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Last Chance Foods

Last Chance Foods: Turnips

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With regards to wacky food news, turnips took the cake this week when an elderly man in Clovis, N.M, tried to fight off muggers with a bag of the root vegetable. With early December signaling the last turnip harvest of the year, the cold-weather staple might well be worth fighting for — at least at the local farmers' market.

At Angelica Kitchen in the East Village, executive chef Amy Chaplin has been cooking with different types of turnips, and said that her favorite is the small Japanese variety. "I like eating them raw or really lightly blanched," she said. "They're tender and juicy, like a radish but without the heat."

Opened in 1973, Angelica Kitchen has a vegan menu and sources from area farms whenever possible. Chaplin, whose blog is Coconut & Quinoa, notes that the Finger Lakes region in upstate New York is particularly suited to growing turnips. The menu at Angelica Kitchen is comprised of produce harvested no more than 48 hours before being served, so proximity is key.

Chaplin also admitted that she even prefers the earthier turnip to the more traditional potato. In addition to being chock full of vitamins A and C, turnips also have anticarcinogenic qualities, according to the chef, since they are part of the cabbage family. Moreover, turnips are wholesome comfort food for winter. "Root vegetables are a great thing to eat in winter because they're grounding and provide that steady energy," explained Chaplin. "It's easy to be seduced by all the other vegetables during the summer."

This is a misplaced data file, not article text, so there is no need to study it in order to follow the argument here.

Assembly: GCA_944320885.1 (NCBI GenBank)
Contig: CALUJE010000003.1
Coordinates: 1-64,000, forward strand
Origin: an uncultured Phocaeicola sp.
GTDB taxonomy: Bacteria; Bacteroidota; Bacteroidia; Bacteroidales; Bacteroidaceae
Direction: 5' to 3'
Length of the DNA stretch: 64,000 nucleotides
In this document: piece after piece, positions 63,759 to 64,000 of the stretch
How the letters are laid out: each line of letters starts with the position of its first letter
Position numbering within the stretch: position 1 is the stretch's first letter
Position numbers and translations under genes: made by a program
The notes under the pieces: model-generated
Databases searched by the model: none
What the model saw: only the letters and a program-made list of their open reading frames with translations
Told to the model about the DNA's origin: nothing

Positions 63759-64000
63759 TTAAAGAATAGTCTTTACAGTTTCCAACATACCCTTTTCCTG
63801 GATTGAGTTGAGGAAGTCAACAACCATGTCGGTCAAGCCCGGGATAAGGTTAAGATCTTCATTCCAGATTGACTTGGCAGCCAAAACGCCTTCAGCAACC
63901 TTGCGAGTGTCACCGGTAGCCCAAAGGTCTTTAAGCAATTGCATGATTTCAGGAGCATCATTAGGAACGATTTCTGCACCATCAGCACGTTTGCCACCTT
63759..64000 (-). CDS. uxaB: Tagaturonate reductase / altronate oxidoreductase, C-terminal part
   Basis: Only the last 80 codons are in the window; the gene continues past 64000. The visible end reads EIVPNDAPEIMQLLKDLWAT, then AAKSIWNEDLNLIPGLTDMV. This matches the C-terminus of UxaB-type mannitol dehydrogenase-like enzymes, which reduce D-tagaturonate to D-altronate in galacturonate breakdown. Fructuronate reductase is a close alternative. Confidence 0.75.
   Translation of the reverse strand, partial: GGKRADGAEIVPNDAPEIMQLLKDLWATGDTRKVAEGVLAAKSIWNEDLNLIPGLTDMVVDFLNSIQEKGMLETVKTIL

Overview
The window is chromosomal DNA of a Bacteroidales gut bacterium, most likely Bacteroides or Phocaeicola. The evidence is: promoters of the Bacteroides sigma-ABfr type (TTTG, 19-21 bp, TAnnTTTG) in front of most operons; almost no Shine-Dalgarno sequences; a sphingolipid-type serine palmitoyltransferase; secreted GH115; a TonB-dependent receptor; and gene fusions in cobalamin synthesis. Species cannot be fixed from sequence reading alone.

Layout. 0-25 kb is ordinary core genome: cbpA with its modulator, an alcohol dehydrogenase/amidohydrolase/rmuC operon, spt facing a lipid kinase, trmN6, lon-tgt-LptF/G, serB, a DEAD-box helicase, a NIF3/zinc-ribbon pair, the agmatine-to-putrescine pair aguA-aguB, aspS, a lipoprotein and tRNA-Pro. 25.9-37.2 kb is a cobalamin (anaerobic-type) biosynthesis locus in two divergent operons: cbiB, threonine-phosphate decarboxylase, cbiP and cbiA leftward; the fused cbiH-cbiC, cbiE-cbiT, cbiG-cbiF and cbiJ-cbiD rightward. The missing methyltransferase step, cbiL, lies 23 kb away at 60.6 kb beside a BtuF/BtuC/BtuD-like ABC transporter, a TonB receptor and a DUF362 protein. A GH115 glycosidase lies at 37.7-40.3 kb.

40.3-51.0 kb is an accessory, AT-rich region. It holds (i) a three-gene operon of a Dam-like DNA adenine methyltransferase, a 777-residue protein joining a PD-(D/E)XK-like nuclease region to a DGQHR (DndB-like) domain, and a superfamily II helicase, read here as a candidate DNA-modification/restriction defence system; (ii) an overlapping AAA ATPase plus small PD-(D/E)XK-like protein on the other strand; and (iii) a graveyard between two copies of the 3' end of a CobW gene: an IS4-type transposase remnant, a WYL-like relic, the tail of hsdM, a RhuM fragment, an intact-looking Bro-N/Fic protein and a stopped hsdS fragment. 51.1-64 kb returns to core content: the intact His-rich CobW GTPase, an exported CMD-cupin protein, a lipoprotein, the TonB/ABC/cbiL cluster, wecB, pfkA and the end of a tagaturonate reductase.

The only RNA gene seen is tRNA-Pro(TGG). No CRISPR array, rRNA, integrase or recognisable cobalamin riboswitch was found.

For Thanksgiving this year, Chaplin revived a recipe for turnip paté first conjured by Angelica Kitchen founder Leslie McEachern several years ago.

Turnip Paté
(Amy Chaplin)

  • 1 small head of garlic, 4 to 5 cloves
  • 3 tablespoons extra virgin olive oil
  • 3 pounds turnips, peeled
  • sea salt
  • fresh black pepper

1. Pre-heat oven to 375 degrees Fahrenheit.
2. Cut the top off the head of garlic and drizzle with about a teaspoon of the olive oil. Wrap in foil and bake for 40 minutes or until soft.
3. Cut the turnips in ¾ inch dices and steam for 4 minutes.
4. Place on a baking tray and drizzle with remaining olive oil add a large pinch of salt and pepper, toss well.
5. Bake for 30 to 35 minutes or until soft and a little browned.
6. Squeeze the garlic out of its skin, and place it and the turnips in a food processor. Blend until smooth.

Serve room temperature with flat bread or crackers.

Other options:
Pan-Roasted Turnips (The Spendid Table)
Scalloped Turnips (Simply Recipes)
Creamy Turnip Soup with Carrot Julienne (Epicurious)
Turnip, Apple, and Jerusalem Artichoke Soup (Serious Eats)
Arabic Pickled Turnips (ABC)